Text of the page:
« НазадПродовжити »
HUNGER is one of the beneficent money we all labourto gain is nothing and terrible instincts. It is, indeed, but food, and the surplus of food, the very fire of life, underlying all which will buy other men's labour. impulses to labour, and moving man If in this sense Hunger is seen to to poble activities by its imperious be a beneficent instinct, in another demands. Look where we may, we sense it is terrible, for when its prosee it as the motive power which sets gress is unchecked it becomes a dethe vast array of human machinery vouring flame, destroying all that is in action. It is Hunger which brings noble in man, subjugating his huthese stalwart navvies together in manity, and making the brute domiorderly gangs to cut paths through nant in him, till finally life itself is mountains, to throw bridges across extinguished. Beside the picture of rivers, to intersect the land with the the activities it inspires, we might great iron-ways which bring city into also place a picture of the ferocities daily communication with city. Hun- it evokes. Many an appalling story ger is the overseer of those men erect- might be cited, from that of Ugolino ing palaces, prison-houses, barracks, in the famine - tower, to those of and yillas. Hunger sits at the loom, wretched shipwrecked men and wowhich with stealthy power is weaving men who have been impelled by the the wondrous fabrics of cotton and madness of starvation to murder silk. Hunger labours at the furnace their companions that they might and the plough, coercing the native feed upon their flesh. indolence of man into strenuous and What is this Hunger-what its incessant activity. Let food be abun causes and effects? In one sense we dant and easy of access, and civilisa- may all be said to know what Hunger tion becomes impossible ; for our is ; in another sense no man can enhigher efforts are dependent on our lighten us; we have all felt it, but lower impulses in an indissoluble Science as yet has been unable to manner. Nothing but the necessities furnish any sufficient explanation. of food will force man to labour, Between the gentle and agreeable which he hates, and will always avoid stimulus known as Appetite, and the when possible. And although this agony of Starvation, there are infiseems obvious only when applied to nite gradations. The early stages the labouring classes, it is equally are familiar even to the wealthy; though less obviously true when but only the very poor, or those who applied to all other classes, for the have undergone exceptional calami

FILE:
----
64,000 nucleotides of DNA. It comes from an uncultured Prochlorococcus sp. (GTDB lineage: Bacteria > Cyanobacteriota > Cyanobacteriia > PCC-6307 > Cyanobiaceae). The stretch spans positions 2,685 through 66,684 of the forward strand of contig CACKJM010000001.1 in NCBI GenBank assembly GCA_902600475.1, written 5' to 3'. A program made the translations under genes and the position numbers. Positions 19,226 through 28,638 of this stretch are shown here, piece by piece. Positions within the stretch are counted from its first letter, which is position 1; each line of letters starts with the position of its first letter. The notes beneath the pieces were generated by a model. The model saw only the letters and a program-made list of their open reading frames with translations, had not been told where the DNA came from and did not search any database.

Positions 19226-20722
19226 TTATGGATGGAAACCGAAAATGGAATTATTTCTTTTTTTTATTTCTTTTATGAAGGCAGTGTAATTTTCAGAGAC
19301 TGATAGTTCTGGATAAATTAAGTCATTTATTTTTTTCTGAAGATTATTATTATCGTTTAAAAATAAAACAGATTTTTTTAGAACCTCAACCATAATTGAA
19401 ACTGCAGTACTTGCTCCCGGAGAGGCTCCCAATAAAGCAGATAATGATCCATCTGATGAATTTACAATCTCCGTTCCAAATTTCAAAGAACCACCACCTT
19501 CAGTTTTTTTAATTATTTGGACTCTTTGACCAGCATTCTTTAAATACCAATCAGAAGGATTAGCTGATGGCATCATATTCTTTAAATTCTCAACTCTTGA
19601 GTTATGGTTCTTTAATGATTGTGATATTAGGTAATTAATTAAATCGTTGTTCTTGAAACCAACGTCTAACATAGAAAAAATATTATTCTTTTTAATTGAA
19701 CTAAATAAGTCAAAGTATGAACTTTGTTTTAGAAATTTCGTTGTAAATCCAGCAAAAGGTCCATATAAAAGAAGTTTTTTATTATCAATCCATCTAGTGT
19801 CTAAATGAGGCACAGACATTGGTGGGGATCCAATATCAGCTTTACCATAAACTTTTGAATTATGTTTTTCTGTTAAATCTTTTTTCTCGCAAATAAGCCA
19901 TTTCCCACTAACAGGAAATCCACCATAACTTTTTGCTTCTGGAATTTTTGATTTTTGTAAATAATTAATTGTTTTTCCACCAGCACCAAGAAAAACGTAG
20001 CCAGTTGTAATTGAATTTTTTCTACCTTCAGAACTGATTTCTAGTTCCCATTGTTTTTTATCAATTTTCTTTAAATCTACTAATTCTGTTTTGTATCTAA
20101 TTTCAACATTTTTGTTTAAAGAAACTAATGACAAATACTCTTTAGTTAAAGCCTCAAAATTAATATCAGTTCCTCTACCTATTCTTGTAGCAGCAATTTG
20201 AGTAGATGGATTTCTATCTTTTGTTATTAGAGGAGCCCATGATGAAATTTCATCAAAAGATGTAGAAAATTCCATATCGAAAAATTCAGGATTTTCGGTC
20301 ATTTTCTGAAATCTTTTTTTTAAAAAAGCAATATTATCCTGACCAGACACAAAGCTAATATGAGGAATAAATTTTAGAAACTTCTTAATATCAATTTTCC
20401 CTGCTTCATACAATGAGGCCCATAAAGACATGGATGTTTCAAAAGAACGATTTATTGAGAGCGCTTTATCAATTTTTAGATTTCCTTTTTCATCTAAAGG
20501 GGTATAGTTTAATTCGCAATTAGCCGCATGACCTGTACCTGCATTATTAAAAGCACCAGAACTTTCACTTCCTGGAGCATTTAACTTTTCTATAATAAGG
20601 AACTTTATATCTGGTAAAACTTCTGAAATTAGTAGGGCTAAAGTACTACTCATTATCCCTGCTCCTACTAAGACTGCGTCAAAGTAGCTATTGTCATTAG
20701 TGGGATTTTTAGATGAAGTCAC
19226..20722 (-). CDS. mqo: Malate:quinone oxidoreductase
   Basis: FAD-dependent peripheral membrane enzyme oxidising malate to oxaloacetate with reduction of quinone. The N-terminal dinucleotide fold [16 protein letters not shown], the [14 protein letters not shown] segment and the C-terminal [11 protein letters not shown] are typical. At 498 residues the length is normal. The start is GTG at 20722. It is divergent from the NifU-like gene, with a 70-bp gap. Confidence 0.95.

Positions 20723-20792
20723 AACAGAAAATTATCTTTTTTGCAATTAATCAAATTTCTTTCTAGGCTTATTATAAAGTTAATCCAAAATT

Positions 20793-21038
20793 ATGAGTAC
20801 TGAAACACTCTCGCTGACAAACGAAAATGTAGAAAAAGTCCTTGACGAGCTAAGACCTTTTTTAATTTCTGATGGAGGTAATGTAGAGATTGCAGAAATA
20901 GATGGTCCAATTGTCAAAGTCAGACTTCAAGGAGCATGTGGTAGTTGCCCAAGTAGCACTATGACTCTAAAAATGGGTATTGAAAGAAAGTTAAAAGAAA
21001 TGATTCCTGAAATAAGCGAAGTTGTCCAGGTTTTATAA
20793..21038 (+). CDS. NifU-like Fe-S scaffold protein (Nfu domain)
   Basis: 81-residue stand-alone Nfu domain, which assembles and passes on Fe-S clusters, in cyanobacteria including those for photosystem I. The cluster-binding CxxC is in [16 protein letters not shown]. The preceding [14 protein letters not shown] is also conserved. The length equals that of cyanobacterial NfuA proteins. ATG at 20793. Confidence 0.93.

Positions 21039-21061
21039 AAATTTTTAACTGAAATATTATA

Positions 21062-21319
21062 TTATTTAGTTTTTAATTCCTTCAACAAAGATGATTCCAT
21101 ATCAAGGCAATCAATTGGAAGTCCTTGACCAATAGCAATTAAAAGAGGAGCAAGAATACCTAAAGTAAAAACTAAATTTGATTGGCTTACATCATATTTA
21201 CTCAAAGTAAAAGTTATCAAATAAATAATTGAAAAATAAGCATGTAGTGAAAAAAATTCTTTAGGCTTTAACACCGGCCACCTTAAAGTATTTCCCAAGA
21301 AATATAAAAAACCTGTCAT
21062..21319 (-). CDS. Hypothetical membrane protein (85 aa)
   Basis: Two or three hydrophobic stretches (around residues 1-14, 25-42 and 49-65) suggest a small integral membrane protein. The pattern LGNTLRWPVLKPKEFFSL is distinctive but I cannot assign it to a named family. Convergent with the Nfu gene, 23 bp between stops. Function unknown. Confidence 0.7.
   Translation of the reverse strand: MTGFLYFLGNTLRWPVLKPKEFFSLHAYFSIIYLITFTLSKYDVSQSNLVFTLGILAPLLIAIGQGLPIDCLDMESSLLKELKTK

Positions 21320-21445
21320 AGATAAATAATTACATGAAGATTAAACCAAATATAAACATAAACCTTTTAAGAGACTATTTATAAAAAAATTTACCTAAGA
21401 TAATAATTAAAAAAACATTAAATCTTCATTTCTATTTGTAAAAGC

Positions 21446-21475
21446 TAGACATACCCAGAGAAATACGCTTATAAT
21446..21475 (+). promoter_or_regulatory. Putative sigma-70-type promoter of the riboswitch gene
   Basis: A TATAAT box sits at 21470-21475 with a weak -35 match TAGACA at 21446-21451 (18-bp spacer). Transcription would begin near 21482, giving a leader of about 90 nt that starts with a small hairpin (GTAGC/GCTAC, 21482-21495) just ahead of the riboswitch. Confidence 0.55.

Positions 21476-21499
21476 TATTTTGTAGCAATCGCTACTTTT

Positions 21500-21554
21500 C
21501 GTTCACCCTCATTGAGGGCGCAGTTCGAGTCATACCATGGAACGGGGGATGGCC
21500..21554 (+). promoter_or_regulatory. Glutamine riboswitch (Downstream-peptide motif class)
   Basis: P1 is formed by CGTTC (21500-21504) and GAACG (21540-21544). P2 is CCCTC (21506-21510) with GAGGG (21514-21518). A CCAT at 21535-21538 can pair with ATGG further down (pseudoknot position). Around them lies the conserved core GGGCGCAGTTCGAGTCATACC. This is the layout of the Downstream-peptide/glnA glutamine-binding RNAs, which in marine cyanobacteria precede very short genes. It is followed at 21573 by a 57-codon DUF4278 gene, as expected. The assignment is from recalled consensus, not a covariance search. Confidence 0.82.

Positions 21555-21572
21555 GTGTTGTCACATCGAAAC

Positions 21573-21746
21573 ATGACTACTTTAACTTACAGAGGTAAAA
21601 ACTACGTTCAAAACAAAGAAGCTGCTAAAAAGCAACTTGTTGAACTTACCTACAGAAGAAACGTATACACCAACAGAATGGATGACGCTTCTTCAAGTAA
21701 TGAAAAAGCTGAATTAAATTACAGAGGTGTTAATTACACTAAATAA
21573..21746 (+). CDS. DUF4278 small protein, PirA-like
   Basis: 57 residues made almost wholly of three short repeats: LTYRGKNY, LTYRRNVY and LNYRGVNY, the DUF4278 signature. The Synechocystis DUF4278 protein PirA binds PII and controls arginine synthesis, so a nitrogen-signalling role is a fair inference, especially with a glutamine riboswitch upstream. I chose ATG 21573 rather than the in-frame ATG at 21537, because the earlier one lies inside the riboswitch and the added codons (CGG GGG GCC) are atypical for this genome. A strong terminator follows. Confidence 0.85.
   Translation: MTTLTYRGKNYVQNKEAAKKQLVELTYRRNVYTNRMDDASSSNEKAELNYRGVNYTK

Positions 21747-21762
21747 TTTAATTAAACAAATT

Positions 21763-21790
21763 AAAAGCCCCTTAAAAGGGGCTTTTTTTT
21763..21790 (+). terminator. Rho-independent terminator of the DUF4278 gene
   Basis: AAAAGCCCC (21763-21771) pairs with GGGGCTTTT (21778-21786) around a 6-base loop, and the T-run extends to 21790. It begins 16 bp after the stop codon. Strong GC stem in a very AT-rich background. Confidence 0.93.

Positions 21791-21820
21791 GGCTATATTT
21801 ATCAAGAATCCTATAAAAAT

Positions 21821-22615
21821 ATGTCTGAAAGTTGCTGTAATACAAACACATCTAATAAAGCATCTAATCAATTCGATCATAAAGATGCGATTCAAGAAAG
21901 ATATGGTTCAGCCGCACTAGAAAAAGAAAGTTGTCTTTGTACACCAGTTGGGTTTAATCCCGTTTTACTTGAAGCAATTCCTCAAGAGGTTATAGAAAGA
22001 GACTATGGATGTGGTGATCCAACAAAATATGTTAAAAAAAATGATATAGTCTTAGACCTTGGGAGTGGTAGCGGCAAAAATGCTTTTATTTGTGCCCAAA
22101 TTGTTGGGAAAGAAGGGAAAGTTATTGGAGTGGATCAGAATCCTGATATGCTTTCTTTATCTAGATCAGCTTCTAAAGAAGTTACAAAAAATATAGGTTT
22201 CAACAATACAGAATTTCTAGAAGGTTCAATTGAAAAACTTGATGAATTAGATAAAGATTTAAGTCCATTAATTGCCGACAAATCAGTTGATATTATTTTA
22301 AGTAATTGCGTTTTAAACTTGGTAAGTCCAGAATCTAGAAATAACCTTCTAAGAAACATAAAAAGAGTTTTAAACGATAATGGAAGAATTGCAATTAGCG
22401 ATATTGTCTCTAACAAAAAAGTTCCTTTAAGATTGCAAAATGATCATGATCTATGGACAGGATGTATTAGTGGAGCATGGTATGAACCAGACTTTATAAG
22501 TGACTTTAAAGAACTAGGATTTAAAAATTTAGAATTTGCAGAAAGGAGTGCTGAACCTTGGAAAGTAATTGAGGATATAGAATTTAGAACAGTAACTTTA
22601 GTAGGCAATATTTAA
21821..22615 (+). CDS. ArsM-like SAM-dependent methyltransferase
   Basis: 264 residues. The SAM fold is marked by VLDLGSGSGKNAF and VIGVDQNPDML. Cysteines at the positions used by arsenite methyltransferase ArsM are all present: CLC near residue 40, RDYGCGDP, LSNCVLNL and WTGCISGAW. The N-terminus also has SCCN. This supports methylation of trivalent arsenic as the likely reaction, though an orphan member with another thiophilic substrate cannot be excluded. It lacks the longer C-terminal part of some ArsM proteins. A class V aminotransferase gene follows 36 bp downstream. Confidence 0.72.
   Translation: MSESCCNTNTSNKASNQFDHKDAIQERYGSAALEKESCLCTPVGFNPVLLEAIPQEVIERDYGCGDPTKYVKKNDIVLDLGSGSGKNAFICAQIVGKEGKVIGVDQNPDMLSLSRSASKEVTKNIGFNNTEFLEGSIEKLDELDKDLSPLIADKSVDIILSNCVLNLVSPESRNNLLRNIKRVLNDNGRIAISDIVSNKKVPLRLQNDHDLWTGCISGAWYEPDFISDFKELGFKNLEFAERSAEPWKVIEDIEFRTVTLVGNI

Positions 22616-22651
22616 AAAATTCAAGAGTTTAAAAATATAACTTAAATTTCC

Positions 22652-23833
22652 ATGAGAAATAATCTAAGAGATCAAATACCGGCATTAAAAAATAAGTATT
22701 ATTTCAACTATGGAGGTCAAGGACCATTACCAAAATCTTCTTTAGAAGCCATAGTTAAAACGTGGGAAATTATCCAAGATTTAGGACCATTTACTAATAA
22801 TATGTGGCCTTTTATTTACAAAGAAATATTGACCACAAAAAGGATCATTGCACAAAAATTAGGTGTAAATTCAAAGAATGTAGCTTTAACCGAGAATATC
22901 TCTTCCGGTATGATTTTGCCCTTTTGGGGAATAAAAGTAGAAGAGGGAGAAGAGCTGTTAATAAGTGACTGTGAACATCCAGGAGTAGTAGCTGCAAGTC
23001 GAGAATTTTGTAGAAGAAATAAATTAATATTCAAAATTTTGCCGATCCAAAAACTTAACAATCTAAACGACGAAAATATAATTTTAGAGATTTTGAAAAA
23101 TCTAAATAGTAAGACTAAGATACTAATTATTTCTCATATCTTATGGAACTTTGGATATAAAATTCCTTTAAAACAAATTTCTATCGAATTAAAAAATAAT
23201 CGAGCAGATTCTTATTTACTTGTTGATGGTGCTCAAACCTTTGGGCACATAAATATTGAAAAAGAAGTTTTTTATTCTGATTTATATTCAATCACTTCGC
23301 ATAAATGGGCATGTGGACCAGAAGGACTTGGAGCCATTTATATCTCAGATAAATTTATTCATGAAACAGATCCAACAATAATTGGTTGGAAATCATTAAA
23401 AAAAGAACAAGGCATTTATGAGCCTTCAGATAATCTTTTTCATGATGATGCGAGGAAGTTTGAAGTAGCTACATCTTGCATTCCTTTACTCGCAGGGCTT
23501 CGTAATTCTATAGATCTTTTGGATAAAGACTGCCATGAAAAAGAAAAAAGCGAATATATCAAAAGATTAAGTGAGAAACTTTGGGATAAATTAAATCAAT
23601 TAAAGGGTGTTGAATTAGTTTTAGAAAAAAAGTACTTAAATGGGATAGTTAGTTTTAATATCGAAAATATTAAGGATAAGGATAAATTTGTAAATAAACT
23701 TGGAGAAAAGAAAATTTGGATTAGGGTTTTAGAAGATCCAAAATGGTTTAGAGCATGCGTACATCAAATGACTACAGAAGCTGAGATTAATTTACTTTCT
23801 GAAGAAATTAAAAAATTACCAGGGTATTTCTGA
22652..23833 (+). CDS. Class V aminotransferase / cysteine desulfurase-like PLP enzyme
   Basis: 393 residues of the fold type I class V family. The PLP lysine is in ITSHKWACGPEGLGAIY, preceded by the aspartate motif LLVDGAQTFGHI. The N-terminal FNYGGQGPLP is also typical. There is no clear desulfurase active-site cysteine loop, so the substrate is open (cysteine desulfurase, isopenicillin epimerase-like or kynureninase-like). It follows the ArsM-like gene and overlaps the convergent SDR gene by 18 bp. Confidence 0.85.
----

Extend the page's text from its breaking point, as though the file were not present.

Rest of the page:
VOL LXXXIII.-NO, DVII.